Where You Can, Can't Smoke Weed in New York Now That Cuomo Legalized Marijuana

People in New York can now smoke marijuana in many public places without fear of the consequences, but, as is the case with cigarettes, there are restrictions on where a person can smoke.

Governor Andrew Cuomo signed legislation on Wednesday that legalizes recreational marijuana in the state of New York. It's the 15th state to enact the measures and, along with expunging records, it makes it legal for people to smoke marijuana in places that aren't already prohibited.

People over age 21 can smoke marijuana wherever smoking tobacco is allowed under the Clean Indoor Air Act. Smoking tobacco is prohibited in almost all public and private indoor workplaces, including restaurants and bars, mass transportation, public transportation terminals, schools, colleges and universities, hospitals, indoor arenas and zoos.

While legalization is statewide, the legislation allows local leaders to implement further restrictions on where marijuana can be smoked, so it's important to keep up with local laws, as well.

State legislators voted to pass the legislation on Tuesday. It passed the Senate 40 votes in favor to 23 opposed and in the Assembly with 100 votes in favor to 49 opposed. Every Republican and 12 Democrats opposed the measure.

marijuana weed smoke new york
New Yorkers can now smoke marijuana in public without fear of consequences, but there are restrictions on where a person can smoke. In the photo, a recreational marijuana smoker indulges in the Bushwick section of the Brooklyn borough of New York City. Bruce Bennett/Getty Images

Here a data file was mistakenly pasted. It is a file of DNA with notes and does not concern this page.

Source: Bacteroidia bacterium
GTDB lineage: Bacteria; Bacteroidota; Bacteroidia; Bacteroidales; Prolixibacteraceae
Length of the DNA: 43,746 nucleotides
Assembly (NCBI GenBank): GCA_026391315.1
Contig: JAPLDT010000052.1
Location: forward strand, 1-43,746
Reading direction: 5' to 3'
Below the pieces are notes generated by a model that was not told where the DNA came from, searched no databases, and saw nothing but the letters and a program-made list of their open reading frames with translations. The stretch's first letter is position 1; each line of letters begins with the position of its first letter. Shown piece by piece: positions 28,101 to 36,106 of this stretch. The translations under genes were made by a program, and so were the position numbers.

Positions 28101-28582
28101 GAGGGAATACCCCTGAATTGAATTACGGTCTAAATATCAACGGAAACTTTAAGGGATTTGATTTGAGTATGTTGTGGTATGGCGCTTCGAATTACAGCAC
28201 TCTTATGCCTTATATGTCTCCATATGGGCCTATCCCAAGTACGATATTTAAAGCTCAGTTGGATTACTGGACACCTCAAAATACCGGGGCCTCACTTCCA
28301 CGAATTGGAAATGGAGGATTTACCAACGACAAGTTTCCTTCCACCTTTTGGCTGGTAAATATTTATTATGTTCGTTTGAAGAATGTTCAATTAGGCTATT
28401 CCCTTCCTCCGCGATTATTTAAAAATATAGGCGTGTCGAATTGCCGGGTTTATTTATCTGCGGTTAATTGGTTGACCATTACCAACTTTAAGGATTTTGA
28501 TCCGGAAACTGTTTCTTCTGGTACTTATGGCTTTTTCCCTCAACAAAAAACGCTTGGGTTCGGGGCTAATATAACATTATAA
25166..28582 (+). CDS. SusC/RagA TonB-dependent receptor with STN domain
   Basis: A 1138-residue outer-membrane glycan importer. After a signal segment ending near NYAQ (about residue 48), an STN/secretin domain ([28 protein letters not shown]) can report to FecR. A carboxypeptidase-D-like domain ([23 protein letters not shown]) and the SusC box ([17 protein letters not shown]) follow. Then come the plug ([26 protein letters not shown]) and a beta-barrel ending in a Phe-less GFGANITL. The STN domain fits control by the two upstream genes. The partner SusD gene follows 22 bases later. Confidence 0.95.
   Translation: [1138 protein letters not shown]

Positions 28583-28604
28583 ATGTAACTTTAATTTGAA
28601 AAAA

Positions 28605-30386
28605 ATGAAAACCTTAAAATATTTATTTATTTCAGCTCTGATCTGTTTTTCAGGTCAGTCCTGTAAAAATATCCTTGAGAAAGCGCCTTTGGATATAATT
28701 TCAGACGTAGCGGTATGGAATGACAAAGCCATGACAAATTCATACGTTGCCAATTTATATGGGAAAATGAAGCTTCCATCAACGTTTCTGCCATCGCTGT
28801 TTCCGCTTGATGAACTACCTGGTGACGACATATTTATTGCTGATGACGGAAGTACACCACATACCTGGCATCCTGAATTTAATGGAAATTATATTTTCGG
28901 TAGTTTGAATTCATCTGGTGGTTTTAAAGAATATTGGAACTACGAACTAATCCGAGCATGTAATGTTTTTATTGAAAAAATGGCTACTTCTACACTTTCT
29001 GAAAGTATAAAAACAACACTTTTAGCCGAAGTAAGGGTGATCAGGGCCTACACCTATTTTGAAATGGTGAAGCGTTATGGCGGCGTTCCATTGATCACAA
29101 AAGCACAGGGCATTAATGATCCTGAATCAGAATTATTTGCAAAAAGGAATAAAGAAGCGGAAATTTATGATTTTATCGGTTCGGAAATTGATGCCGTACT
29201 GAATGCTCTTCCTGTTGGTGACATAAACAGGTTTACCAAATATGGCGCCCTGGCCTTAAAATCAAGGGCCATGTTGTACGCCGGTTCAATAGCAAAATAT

The use of medical marijuana was also expanded with Cuomo's signature on the legislation. It increased the list of medical conditions that allow a person to purchase and use medical cannabis, increased the number of caregivers allowed per patient, and permits home cultivation of medical cannabis for patients.

Cuomo's signing of the legislation allows people to possess up to three ounces of marijuana and 24 ounces of marijuana concentrate. Residents are also able to grow up to six plants at home 18 months after the first adult-use sales begin.

Along with allowing people to smoke marijuana in public, the legislation will impact those who already faced penalties for marijuana. The legislation creates the automatic expungement or resentencing for anyone who was convicted of a marijuana crime that would now be legal.

Cuomo championed the legislation as having the ability to create up to 60,000 new jobs across the state and generate $350 million annually in tax collection.

"This is a historic day in New York—one that rights the wrongs of the past by putting an end to harsh prison sentences, embraces an industry that will grow the Empire State's economy, and prioritizes marginalized communities so those that have suffered the most will be the first to reap the benefits," Cuomo said on Wednesday.

Cuomo, who is facing an impeachment inquiry, called marijuana legalization a "top priority" of his and was "proud" the reforms will address and balance the "social equity, safety and economic impacts of legal adult-use cannabis."